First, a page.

Anyway, it's all very suspicious.
As for Chuck's thoughts on the matter, he simply notes that the Patriots dynasty was nothing until the war on terror began. Of all the teams, the "PATRIOTS", you see.
I guess we have the CIA to blame.
Back on Planet Sensible, everybody's making their predictions for the battle of the G–Men and Patriots. Needless to say, the only people picking the Giants are the die–hards and those who want to shout out how smart they are if it actually happens.
The Mystery of Brady's Boot knocked the betting line from 14 points to 11 points, before it bounced back a point, and to me that's still a wide margin for what is, after all, one game for all the marbles. On any given Sunday, remember. For those looking for signs of an upset, here's a bunch:
1. The Giants have just beaten three division winners in a row. They might be the hottest team in football.
2. Overachieving 10–6 team? They didn't lose to anybody who wasn't a playoff contender. And they're 13–6 now.
3. Better QB right now? Eli Manning has thrown for 8 TDs, 1 Int in his last four games. Brady has had a more difficult spell with 10 scores to 5 picks.
4. Hottest star receivers? During this postseason, Burress and Toomer have averaged 132 yards a game combined, Moss and Welker 71 yards a game combined.
5. Pass rush. The Giants have the best pass rush in the NFL, and the Patriots have a pocket passer who isn't much of a scrambler, and who maaaaay have a gimpy foot.
6. The Patriots have everything to lose. Seems like a lot of people already have them as an unbeaten team alongside the '72 Dolphins, as winners of their 4th super bowl. The fear of not accomplishing that must be tremendous, and the much tighter second half of the season compared to their first half may reflect some tightness in the minds of the players underneath their apparent coolness.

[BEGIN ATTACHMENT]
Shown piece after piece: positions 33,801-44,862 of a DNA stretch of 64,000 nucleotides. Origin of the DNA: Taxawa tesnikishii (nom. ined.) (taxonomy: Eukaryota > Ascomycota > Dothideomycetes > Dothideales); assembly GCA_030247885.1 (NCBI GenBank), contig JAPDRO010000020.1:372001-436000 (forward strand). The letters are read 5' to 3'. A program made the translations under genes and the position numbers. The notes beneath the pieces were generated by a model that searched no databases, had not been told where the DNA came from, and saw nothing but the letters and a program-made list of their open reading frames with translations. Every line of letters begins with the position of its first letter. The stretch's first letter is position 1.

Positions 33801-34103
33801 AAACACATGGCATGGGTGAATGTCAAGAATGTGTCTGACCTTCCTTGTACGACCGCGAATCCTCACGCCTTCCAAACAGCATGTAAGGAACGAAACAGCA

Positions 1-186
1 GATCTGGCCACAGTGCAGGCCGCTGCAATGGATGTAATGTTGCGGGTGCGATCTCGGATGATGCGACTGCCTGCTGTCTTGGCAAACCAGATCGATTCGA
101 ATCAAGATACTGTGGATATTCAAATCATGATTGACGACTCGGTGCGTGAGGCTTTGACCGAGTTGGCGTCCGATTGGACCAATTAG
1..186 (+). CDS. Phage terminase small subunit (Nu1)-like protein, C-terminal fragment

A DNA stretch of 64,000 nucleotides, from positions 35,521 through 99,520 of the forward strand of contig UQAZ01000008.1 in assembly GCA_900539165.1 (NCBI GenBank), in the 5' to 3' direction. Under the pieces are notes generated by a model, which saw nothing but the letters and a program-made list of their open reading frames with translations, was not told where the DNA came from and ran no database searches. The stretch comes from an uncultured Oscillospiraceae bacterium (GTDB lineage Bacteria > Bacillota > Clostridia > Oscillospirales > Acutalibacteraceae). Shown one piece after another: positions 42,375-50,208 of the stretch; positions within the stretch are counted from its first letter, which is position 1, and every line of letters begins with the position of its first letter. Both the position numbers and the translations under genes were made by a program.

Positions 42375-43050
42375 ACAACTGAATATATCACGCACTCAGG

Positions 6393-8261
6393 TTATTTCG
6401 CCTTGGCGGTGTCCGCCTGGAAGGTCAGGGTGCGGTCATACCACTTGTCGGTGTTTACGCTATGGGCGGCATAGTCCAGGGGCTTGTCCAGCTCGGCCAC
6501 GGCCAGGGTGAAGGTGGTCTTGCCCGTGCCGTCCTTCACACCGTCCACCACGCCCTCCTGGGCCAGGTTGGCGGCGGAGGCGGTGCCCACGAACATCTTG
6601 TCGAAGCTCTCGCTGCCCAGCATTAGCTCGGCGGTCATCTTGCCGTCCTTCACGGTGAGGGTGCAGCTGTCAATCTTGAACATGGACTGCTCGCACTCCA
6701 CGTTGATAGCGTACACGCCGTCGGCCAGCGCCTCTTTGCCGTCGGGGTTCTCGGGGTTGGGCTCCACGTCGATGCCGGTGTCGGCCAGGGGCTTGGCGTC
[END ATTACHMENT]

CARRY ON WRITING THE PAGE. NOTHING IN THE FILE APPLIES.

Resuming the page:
So, I'm picking the Giants, right? No, I'm following the flock and taking the Patriots in a close one, maybe by as little as 6 points with a heart–stopping final few seconds. But if the odds are still one–sided enough down at the betting shop this Saturday morning — the way they were in 2002 when I took the Patriots to beat the Rams at 4–1 odds — I might have a 'flutter'. Yes, folks, sports betting is completely legal here as long as you're over 18.
Of course, over in the US, people can still openly chance their assets outside of Nevada, as long as it's on the stock market. In case anybody doesn't know, there's this little stock market quirk called the SBI — the Super Bowl Indicator — which suggests a link between the winner of the Super Bowl to the direction of the markets. Specifically, when the AFC representative wins, the market goes down, and when the NFC team wins, the market goes up. In 32 of the past 41 years, that's been the case.
Judging by the number of Giants' shirt–wearing fans whooping it up on the floor of Friday's stock market, I doubt this year is going to buck the trend if the Giants crash to the Patriots as expected. On the other hand, a feel–good factor in NYC could spill over on Monday morning. It could be something of a self–fulfilling prophecy. The economy NEEDS the Patriots to lose.
Either way, I'll never hear the last of it: Chuck is a New Yorker.